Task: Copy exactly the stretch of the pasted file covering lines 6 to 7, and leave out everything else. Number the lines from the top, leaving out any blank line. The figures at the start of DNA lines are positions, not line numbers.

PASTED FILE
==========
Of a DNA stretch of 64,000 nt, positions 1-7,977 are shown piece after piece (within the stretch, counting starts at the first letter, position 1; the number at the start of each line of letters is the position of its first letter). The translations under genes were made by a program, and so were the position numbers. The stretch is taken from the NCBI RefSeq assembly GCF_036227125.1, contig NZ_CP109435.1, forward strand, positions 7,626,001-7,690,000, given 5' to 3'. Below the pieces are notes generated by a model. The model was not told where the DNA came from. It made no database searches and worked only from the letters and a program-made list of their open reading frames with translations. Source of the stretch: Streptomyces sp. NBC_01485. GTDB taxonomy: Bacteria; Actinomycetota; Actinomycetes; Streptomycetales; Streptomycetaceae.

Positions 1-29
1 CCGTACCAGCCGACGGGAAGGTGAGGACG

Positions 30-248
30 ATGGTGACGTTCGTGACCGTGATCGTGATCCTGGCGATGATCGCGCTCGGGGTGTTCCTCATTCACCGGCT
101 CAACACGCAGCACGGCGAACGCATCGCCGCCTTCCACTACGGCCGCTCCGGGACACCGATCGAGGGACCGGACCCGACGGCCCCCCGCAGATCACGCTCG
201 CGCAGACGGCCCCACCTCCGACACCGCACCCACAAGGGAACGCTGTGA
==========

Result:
101 CAACACGCAGCACGGCGAACGCATCGCCGCCTTCCACTACGGCCGCTCCGGGACACCGATCGAGGGACCGGACCCGACGGCCCCCCGCAGATCACGCTCG
201 CGCAGACGGCCCCACCTCCGACACCGCACCCACAAGGGAACGCTGTGA